Professor Kimerling currently serves as international counsel for Ome Gompote Kiwigimoni Huaorani (Ome Yasuni), an alliance of indigenous Huaorani (Waorani) communities who came together to protect a 758,051-hectare area of rainforest known as “The Intangible Zone.” Located in ancestral Huaorani territory and the Yasuni Biosphere Reserve, The Intangible Zone is also home to the last known group of people still living in voluntary isolation in Ecuador’s Amazon region. Professor Kimerling also serves on the Technical Advisory Committee of REDOIL, a network of Alaska Natives who work to promote sustainable development.
Ms. Ogunba was awarded the Fulbright Scholarship by the United States Government in March 2008. As part of the terms of the award, she visited at Duke University Law School in the 2008/2009 academic session. Whilst in the United States, she was also awarded a scholarship by McGeorge School of Law at University of the Pacific, CA, U.S. Adebola is researching and writing on water quality and waste management, with special focus on groundwater, for her Doctoral Degree in Environmental Law. Adebola is a French and English speaking Lawyer. She obtained a Bachelors Degree in Laws from the University of Ife, Nigeria, in 1987 and qualified as a Legal Practitioner the following year at the Nigerian Law School. She worked in the Industry for several years, as Legal Adviser to a Group of companies, amongst other functions, with sterling achievements. In 2004, she obtained a Masters Degree in International Laws from the University of Ibadan, and thereafter decided to pursue a career in academics by securing a place as Lecturer at Covenant University, Ota, Nigeria. She is now a PhD candidate at the University of Ottawa, Canada.
Panel 3: A Voice for the Voiceless: Advocacy in Human Rights and Environmental Law
Sean graduated from NYU School of Law in May 2012. During law school, he was a member of the NYU Law Students for Human Rights where, among other things, he advocated before the United States Department of State on behalf of Iraqi citizens living in Camp Ashraf with respect to the United States’ Geneva Convention obligations. He also interned in the Civil Division of the Office for the US Attorney for the Southern District of New York, where he assisted with consumer fraud and civil rights litigation. After graduation, Sean worked in private practice before volunteering on the Chevron Corp. v. Donziger trial held in the Southern District of New York in 2013. After the trial ended, Sean assisted ERI as a cooperating attorney in our Southeast Asia office and now continues as a Bertha Foundation Fellow our DC office. Sean is currently admitted to practice law in New York.
Leonardo A. Crippa is an international law scholar and practitioner with substantial legal experience. He has received his J.D. and Civil-law Notary degrees from Universidad Nacional de Tucumán, Argentina in 2001; as well as a LL.M degree from American University in 2008. In Argentina, Crippa was the Founder and President of the Jujuy Bar Association’s Human Rights Commission, and the Legal Counsel of the Jujuy Council of Indigenous Grass-roots Organizations. In Costa Rica, he worked for the Center for Justice and International Law as the head of the Guatemala and Panama docket for human rights litigation in the Inter-American Human Rights System. In 2005, Crippa joined the Indian Law Resource Center. Currently, he leads the Center’s Programs on Multilateral Development Banks and Litigation before the Inter-American Human Rights System. Crippa has published extensively and received several human rights awards and honors.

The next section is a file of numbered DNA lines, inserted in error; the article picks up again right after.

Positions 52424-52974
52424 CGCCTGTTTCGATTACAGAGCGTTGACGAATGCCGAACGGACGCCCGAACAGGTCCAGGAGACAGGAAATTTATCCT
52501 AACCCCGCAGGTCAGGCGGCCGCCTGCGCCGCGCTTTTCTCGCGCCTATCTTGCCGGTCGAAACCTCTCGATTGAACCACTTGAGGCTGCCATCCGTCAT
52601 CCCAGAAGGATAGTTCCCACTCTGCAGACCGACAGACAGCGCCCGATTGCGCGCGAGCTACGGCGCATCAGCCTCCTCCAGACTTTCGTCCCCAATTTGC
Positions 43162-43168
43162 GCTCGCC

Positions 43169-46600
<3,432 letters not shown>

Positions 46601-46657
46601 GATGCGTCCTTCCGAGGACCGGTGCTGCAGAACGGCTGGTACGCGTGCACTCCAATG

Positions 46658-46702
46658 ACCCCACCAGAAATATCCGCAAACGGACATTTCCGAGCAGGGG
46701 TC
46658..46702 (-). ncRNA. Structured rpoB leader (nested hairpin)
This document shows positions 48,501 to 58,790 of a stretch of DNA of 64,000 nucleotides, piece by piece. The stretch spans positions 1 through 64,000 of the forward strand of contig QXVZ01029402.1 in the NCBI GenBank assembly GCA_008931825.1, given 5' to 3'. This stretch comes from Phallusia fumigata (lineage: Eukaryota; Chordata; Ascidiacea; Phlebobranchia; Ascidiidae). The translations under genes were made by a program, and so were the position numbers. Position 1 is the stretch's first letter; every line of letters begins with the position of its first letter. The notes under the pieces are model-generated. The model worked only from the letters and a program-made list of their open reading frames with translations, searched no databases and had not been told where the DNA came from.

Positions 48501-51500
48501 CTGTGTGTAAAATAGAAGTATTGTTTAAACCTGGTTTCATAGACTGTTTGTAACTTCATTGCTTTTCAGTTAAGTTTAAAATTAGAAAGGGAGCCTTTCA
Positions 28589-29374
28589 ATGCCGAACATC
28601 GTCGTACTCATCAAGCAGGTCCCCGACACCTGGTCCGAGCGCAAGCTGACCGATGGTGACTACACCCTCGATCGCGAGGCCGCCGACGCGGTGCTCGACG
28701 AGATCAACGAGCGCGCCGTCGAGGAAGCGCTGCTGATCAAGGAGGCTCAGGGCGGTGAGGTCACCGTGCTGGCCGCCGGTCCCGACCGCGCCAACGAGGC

Stephanie Farrior is Professor of Law and Director of the Center for Applied Human Rights at Vermont Law School. The former Legal Director of Amnesty International, she led the organization’s work at the United Nations and other intergovernmental fora, and served as principal advisor on international law. She has conducted human rights visits to India, Malawi, Pakistan and Yemen, and has participated in policy-making conferences on international human rights in Cape Town, Geneva, Ljubljana, London, Oslo, Paris and Yokohama. She co-founded the Amnesty International Lawyers Network, and helped establish the Center for Justice and Accountability, which assists torture survivors in holding the perpetrators accountable. Professor Farrior’s work has been published in Oxford, Harvard, Columbia and Berkeley law journals, and has been cited by UN experts in their studies and reports to the United Nations. Her current research focuses on challenges faced by environmental human rights defenders, one of several issues in the area of human rights and the environment she examined during her recent sabbatical leave as a Visiting Fellow at the University of Oxford. Born in Bangkok, Farrior grew up there and in Hong Kong, Kuala Lumpur, Tokyo and Washington DC; she has also lived in Athens, Avignon and London. She holds a JD from The American University, Washington College of Law, and an LLM from Harvard Law School.
Jessica Scott is a Visiting Assistant Professor at Vermont Law School where she currently teaches Air Pollution Law and International Environmental Law. Previously, she was an attorney at the United States Environmental Protection Agency’s Office of General Counsel. There she provided legal advice under the Clean Air Act and many of the numerous federal statutes, Executive Orders, and policies that affect all of EPA’s programs, including environmental justice, federal Indian law, and the Migratory Bird Treaty Act.
Jessica also counseled on international environmental law. In November and December of 2011, Jessica participated in the National Committee on US-China Relations’ Environmental Law Professionals Exchange and served as a Fellow at the American Bar Association’s Rule of Law Initiative in Beijing. She is a recipient of the U.S. EPA’s 2012 Trudy Speciner National Honor Award, the American Bar Association’s 2013 Distinguished Environmental Advocates Award, a U.S. EPA Gold Medal for Exceptional Service, and a U.S. EPA Bronze Medal for Commendable Service. She has a B.S. cum laude from Georgetown’s School of Foreign Service and a J.D. magna cum laude from Vermont Law School.